Changes will be apparent when Jay Cooke reopensVisitors to Jay Cooke State Park will see a different park after Highway 210 reopens.
By: Steve Kuchera, Duluth News Tribune
Visitors to Jay Cooke State Park will see a different park after Highway 210 reopens.
The iconic swing bridge — destroyed by June’s floods — won’t be replaced until next year. Many trails will be closed for the foreseeable future. Drinking water and flush toilets may not be immediately available.
“Visitors will still see a lot of destruction,” said Kristine Hiller, who has been the park’s naturalist since 2000.
“It’s devastating and exciting all at the same time,” she said of the flood and the park’s ongoing recovery. “You see the swinging bridge, and it’s very sad thinking of the thousands of kids that I’ve brought across there. And yet so many people over the years have asked me ‘How do you build a swinging bridge?’ We are going to get to see it this time. So we are going to have some new stories we are going to be able to tell people.”
For decades, when people think of what is now Jay Cooke State Park, they likely thought of the swing bridge strung high above the St. Louis River. The U.S. Forest Service built the first swing bridge of logs and rope in 1924. In the mid-1930s the Civilian Conservation Corps built a swing bridge that included the stone pillars still in use. That bridge was destroyed in a May 1950 flood, when 42,000 cubic feet of water per second ripped downstream. It was — until June — the largest St. Louis River flood on record.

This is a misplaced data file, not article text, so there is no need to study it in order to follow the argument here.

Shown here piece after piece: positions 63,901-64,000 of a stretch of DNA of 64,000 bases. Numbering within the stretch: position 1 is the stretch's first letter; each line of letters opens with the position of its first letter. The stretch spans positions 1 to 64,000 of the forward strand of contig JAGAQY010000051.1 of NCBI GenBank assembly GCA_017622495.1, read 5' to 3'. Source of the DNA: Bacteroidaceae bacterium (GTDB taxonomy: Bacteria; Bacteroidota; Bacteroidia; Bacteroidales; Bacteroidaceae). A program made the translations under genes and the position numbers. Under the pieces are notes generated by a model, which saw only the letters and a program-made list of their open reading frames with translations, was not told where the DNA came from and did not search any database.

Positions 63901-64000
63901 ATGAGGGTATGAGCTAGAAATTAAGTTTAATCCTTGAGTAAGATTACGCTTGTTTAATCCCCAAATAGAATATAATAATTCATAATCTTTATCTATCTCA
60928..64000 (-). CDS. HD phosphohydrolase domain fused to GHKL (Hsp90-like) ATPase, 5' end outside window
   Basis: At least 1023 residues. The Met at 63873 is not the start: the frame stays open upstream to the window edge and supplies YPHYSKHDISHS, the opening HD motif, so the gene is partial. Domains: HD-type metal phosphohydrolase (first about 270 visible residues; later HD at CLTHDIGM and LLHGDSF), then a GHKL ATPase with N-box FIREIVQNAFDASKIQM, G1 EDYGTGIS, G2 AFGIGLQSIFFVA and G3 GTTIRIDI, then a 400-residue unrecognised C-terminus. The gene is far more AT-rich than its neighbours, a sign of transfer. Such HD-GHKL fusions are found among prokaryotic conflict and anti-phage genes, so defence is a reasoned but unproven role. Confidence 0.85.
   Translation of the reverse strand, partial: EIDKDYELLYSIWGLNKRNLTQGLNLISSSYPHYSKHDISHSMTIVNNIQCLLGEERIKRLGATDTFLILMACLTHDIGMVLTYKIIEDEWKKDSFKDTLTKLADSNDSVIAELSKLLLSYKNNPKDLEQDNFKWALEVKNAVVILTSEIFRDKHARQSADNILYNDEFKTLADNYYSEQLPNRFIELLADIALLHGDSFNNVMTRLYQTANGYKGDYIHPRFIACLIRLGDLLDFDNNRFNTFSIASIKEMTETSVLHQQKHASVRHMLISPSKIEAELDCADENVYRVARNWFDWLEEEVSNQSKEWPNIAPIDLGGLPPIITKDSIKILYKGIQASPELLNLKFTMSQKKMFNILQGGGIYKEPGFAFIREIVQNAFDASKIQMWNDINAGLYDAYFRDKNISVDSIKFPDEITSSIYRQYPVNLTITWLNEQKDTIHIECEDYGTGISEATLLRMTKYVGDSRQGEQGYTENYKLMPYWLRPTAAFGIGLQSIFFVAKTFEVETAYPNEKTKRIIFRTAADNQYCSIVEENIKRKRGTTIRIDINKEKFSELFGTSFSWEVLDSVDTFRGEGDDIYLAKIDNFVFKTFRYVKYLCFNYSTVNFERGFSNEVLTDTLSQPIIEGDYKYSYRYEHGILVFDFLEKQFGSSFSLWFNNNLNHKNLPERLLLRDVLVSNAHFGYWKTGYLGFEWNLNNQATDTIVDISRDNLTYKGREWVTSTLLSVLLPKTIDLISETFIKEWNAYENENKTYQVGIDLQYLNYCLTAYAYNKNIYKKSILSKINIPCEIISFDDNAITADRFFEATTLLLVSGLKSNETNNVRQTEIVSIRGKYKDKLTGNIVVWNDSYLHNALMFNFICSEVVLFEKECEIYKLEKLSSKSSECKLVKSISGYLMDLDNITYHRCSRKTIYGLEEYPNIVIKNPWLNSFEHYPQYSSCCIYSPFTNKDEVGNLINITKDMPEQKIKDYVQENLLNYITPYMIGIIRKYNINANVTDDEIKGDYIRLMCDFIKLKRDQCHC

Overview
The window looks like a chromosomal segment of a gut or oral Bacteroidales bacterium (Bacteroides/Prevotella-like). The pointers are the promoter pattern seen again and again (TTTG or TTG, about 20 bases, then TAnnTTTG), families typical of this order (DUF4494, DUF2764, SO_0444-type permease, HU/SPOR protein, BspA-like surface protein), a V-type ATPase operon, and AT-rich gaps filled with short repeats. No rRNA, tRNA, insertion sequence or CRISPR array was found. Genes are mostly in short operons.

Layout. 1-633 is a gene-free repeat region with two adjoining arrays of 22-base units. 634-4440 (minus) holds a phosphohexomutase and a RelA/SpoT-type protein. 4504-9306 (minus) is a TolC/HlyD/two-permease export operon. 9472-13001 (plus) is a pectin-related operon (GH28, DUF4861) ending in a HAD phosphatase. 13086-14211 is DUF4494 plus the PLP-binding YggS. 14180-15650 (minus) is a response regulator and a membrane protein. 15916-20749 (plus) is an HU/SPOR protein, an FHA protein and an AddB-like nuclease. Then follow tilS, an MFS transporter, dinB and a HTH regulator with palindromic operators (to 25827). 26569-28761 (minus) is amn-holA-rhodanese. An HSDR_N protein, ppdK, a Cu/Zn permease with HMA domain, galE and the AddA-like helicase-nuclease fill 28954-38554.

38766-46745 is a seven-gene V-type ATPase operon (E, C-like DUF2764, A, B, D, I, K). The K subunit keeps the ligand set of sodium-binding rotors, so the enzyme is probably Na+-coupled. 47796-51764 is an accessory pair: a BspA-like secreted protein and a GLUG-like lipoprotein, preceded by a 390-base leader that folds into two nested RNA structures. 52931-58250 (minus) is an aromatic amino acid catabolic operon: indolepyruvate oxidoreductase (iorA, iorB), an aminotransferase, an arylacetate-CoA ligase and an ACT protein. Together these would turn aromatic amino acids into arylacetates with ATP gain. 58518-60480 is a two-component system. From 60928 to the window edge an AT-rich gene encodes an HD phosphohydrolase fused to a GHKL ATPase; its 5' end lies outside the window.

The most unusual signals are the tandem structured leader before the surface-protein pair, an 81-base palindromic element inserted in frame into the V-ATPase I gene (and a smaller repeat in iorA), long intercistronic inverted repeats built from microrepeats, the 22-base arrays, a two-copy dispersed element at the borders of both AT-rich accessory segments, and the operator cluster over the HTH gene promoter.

The bridge was rebuilt and reopened in 1953, with the bridge deck 7½ feet higher than the original bridge. That bridge stood until June 21, when it was overcome by a river running at 55,000 cubic feet per second. The river probably rose 5 or 6 feet over the bridge’s deck, Hiller said.
The bridge’s four main columns appear to have escaped damage. But the rest of the bridge — cables, boardwalk, fencing and some smaller supports — need to be replaced.
“We don’t expect it to be replaced until next year sometime,” she said. “We do have a contractor working on the plans already. We are fortunate that somebody was supposed to rehab the bridge anyhow this fall. So he got his job changed. They will possibly be dismantling the bridge this fall.”
The swing bridge was not the only one in the park affected by June’s flooding.
“Otter Creek (bridge) is damaged; Silver Creek (bridge) is missing,” Hiller said.
The missing and damaged bridges, as well as flood debris and erosion, means that only a limited number of the park’s trails will open anytime soon. Those that will be open are near the visitors’ center.
“We’re hoping to be able to groom some” trails for cross-country skiers, Hiller said.
While the swing bridge’s absence will make it more difficult for hikers and skiers to reach trails south of the St. Louis River, park officials hope to reopen some of its southern trails.
“There are locals who know some of the back accesses,” Hiller said. “We can fix them up fairly quickly. But reopening the rest of the trails will be long-term. Some of the trail bridges that need to be replaced go over trout streams, and you can only do that work at certain times.”
Because of flood damages, the park’s deer hunt scheduled for Dec. 1-5 was canceled.
The park’s campground and camper cabins weren’t damaged and will be ready for use when the park reopens. However, drinking water and flush toilets won’t be available. But that is not a large problem since those are shut down in the campground over winter anyway, Hiller said.
A more immediate issue is re-establishing water and sewer service to the visitors’ center and headquarters.
“With the road being fixed that should allow us to replace the sewer,” Hiller said.
But the park’s water comes through a pipe that runs at the bottom of Forbay Canal. Normally protected by the canal’s water, the pipe is now exposed to the elements and liable to freeze solid this winter.
“We are trying to find some temporary fix,” Hiller said.